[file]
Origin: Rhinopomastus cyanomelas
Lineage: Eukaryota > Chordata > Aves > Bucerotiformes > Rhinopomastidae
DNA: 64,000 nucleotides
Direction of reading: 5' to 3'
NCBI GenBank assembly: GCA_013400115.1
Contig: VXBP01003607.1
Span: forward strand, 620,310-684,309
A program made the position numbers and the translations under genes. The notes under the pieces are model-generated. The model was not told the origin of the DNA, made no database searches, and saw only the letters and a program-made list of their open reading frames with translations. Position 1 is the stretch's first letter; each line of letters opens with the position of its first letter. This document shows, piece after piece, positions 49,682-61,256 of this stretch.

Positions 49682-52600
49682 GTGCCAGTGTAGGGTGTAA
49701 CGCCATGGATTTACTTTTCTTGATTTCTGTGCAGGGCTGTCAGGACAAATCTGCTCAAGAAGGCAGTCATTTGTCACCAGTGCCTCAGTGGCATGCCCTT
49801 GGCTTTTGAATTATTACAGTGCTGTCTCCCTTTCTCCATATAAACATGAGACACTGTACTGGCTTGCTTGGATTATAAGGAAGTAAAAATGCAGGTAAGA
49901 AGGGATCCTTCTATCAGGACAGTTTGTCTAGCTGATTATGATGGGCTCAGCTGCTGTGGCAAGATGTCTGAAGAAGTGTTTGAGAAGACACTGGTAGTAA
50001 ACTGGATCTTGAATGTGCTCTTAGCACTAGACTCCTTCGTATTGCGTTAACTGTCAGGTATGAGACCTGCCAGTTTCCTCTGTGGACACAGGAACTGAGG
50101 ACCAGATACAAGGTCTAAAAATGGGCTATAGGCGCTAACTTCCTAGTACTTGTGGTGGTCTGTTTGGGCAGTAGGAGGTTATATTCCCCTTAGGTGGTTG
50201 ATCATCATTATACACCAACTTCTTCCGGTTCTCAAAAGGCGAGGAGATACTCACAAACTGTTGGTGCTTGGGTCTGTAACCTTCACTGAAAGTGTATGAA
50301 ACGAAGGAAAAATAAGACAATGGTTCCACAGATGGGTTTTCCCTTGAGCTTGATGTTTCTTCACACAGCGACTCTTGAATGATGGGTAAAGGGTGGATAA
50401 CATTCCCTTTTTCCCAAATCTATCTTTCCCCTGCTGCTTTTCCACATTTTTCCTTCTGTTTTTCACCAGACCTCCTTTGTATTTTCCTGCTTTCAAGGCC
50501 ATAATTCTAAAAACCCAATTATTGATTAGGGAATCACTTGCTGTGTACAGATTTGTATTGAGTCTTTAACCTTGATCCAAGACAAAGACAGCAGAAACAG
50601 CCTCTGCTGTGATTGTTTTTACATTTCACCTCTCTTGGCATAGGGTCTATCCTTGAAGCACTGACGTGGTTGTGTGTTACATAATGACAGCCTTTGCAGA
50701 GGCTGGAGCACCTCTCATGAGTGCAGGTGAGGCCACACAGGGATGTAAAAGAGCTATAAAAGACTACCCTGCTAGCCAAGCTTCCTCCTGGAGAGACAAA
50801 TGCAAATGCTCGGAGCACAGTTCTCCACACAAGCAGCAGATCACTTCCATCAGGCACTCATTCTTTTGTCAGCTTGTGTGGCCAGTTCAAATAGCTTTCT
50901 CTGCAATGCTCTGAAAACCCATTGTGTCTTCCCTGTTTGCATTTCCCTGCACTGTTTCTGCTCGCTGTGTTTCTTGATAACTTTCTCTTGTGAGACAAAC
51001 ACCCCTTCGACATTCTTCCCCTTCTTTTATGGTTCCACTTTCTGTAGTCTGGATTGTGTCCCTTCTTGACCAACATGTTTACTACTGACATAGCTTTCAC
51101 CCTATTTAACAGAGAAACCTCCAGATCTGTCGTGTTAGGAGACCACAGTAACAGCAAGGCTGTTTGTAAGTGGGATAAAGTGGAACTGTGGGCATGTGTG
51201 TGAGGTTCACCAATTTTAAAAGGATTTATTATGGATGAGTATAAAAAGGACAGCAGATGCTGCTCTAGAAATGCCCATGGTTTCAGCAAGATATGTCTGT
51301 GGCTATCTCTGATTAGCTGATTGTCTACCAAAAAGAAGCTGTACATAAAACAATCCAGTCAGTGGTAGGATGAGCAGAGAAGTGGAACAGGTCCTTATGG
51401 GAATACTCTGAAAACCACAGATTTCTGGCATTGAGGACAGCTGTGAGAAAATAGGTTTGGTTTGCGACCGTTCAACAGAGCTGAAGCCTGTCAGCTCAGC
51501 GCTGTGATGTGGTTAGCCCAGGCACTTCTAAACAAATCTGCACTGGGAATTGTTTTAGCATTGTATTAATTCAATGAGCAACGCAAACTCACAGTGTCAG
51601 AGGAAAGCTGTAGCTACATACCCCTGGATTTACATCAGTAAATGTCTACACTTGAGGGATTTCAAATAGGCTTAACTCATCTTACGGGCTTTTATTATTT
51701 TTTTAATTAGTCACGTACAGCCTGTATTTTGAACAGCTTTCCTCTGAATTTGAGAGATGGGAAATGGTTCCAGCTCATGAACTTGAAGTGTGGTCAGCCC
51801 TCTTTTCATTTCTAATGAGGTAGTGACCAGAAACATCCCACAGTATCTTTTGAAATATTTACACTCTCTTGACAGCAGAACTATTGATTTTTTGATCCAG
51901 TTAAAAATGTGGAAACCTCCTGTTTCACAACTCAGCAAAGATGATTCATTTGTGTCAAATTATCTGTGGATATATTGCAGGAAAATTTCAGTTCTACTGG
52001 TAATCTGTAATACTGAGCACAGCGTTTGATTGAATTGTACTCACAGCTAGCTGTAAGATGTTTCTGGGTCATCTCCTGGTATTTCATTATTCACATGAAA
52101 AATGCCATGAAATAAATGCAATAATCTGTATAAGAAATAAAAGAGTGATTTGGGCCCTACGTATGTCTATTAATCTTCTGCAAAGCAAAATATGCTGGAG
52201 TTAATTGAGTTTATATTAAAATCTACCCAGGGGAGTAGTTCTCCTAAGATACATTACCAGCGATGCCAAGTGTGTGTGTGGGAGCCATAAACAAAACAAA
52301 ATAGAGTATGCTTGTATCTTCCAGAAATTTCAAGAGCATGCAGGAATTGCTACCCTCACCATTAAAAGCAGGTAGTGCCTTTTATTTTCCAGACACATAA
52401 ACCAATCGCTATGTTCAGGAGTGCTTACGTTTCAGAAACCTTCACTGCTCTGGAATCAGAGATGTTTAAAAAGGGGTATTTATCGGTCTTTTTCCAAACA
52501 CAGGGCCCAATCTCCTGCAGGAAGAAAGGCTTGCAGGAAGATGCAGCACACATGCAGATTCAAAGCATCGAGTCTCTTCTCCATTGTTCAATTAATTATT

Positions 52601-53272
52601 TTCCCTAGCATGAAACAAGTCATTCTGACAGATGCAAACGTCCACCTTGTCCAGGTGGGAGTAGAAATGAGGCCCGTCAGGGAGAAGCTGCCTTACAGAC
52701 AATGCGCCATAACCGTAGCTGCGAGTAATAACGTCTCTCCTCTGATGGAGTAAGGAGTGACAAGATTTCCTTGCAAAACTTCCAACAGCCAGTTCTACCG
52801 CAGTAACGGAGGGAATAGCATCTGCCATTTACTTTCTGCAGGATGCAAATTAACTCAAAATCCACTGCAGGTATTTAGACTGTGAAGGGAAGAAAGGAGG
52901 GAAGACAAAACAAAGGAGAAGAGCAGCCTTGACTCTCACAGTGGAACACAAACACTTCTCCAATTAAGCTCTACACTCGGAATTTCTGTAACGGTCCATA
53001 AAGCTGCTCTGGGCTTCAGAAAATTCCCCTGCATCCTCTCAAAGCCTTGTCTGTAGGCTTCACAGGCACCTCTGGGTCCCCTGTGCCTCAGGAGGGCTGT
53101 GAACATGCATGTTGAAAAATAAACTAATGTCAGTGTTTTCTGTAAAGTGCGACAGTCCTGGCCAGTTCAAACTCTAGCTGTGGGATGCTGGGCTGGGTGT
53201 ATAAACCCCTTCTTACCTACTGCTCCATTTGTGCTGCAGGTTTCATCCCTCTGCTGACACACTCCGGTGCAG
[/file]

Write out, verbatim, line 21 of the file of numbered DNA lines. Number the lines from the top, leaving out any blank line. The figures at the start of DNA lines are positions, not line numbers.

50701 GGCTGGAGCACCTCTCATGAGTGCAGGTGAGGCCACACAGGGATGTAAAAGAGCTATAAAAGACTACCCTGCTAGCCAAGCTTCCTCCTGGAGAGACAAA